Apr 19, 2021
981
156
590
14
Moreover, using the SSD's own space for caching might affect the TBW as well, unless it's a hidden partition, sort of firmware managed space that doesn't count in the SSD's user available space.
 

Maxxify

Distinguished
That sequential write speed is horrible.
Well it has no SLC cache, it's writing directly to TLC. That's typical and desirable for enterprise/DC drives.

This speed is as expected giving interleaving. Looking at review samples it's using a Phison E12 (w/DRAM) and FB12808UCN1-42 flash: 128GiB packages, 8-bit flash. Notably there's power loss protection circuitry and 1GB of DRAM (D2516 = 256M16 = 512GBx2) as well - that's double the typical DRAM amount. Flash is stated to be 64L 3D TLC but specifically what, who knows, although if we're talking industrial BiCS then we would expect around 569 MB/s (Kingston's site lists 565 MB/s) given the slow tPROG on that (900µs). All this combined - strong controller, extra DRAM, high-endurance flash, plus a bit more OP - we'd expect it to have very high endurance. The benefit is, of course, that you could write at that speed forever; compare an older 480GB SM2262 drive for example. You see that once it hits steady state (outside SLC, then exceeding direct-to-TLC) it falls to 300 MB/s at best.
 

Maxxify

Distinguished
You can do better than 565 MB/s, though. I mean grab a 1TB SN750 and do 1.4 GB/s all day. But if you need PLP and high endurance I suppose the DC1000B isn't a bad choice.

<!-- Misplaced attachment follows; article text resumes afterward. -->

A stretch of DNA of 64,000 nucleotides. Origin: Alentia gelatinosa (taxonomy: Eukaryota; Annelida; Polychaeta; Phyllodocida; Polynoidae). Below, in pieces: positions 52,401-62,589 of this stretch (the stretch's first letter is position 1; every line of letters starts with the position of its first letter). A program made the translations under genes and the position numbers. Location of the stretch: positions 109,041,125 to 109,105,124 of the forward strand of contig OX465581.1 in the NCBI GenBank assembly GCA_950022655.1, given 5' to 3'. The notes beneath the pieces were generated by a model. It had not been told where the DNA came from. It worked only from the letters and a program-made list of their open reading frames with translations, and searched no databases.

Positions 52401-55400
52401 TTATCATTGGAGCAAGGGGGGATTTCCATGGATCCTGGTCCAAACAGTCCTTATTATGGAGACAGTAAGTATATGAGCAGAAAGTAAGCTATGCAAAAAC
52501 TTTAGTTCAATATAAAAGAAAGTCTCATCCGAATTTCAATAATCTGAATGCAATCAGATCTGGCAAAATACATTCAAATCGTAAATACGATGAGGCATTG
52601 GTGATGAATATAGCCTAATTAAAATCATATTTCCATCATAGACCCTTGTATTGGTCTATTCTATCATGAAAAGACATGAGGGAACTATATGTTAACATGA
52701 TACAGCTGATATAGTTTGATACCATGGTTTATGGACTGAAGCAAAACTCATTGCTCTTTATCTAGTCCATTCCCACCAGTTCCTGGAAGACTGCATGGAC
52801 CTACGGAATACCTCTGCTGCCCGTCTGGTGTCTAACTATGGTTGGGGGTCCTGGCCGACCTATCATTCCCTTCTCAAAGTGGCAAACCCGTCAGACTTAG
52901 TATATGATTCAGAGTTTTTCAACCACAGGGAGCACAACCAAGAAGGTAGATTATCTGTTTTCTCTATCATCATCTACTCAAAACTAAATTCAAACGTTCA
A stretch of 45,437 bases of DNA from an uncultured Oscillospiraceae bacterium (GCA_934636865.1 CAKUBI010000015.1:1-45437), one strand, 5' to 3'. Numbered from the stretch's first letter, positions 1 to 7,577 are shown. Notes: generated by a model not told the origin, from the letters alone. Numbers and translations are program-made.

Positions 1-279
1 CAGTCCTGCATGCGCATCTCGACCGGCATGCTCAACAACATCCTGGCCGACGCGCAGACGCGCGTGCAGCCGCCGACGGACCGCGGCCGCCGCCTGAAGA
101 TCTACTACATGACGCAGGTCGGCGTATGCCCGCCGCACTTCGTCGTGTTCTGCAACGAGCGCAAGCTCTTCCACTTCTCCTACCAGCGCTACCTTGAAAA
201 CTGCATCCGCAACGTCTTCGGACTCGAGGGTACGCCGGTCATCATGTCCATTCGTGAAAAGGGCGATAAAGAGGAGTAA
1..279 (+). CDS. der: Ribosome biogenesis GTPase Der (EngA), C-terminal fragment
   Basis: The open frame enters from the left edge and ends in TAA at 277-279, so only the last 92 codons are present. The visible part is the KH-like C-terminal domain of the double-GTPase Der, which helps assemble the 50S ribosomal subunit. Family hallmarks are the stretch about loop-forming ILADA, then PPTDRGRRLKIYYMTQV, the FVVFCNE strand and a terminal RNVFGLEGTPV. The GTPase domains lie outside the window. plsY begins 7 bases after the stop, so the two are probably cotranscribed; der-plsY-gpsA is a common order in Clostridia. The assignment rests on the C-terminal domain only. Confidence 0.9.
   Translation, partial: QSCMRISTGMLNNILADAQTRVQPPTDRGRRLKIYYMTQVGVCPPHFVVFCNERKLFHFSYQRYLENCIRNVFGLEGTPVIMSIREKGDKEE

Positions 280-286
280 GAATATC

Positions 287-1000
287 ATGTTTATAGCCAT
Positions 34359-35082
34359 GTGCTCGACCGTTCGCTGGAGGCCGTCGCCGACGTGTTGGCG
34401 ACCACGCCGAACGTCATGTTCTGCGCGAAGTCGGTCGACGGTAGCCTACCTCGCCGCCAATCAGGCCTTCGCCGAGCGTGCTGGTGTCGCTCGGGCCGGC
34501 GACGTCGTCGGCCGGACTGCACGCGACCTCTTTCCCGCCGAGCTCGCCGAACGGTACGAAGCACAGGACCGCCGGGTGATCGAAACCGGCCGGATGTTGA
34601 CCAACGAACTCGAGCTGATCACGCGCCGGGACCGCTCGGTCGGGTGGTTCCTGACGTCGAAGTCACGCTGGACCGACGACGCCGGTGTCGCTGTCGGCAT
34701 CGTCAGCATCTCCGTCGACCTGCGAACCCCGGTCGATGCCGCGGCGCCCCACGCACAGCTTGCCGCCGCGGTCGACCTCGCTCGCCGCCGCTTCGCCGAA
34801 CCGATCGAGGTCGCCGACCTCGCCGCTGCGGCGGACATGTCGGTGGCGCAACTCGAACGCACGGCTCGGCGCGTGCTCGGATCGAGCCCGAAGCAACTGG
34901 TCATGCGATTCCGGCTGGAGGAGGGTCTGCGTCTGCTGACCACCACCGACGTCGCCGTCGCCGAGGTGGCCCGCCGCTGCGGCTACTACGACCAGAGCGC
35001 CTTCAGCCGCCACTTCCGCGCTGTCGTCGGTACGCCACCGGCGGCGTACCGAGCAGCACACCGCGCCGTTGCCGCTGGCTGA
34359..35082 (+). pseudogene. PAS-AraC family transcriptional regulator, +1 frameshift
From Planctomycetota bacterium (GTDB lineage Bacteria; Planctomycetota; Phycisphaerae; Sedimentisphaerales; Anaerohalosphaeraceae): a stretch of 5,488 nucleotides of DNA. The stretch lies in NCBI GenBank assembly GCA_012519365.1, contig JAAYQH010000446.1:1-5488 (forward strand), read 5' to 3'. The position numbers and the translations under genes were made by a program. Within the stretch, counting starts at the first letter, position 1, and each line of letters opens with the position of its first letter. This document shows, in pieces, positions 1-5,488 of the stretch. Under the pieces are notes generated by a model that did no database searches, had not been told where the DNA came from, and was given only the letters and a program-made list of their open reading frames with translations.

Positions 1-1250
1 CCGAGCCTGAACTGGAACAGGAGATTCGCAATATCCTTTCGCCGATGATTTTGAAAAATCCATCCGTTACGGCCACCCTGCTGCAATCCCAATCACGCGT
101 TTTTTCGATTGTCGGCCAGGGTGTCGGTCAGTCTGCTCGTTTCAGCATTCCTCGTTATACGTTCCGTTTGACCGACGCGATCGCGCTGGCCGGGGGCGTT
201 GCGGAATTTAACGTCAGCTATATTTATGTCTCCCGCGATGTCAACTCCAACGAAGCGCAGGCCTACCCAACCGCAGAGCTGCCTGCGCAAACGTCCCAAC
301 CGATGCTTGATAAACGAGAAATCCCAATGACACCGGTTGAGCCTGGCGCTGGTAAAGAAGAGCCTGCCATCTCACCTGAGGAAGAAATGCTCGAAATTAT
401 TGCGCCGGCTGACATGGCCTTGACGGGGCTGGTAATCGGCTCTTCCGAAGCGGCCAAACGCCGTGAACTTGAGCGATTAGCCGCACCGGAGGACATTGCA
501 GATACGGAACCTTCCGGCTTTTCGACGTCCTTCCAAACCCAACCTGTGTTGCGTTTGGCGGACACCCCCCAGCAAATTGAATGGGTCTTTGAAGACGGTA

To be fair, OP did not state 100% data reliability as a requirement, so no PLP is necessary. There are consumer E12-based drives that would be very similar therefore. Also, doesn't look like OP is doing enough writes for it to matter. Within that price range there are bigger (1TB) drives that'll do everything OP wants and more. OP also states a low bandwidth requirement, so...a cheap OEM enterprise drive isn't a bad idea actually.

That being said, a 500GB E16-based drive is a terrible choice; large, dynamic SLC cache with an inflated TBW, basically an entry-level Gen4 controller frankenstein'd from an E12, not nearly enough capacity to make use of it anyway.
 

adriantnt

Distinguished
Apr 4, 2012
7
0
18,510
0
The Gigabyte arrived too, I attached a test if anyone is interested.
I will have more computers configured, so will use more SSD models in parallel and see how they perform over time (performance, reliability).
Maybe besides the Kingston and this Gigabyte, I am thinking to use a Samsung PRO too. Need to look more into which one exactly.

 

ASK THE COMMUNITY

TRENDING THREADS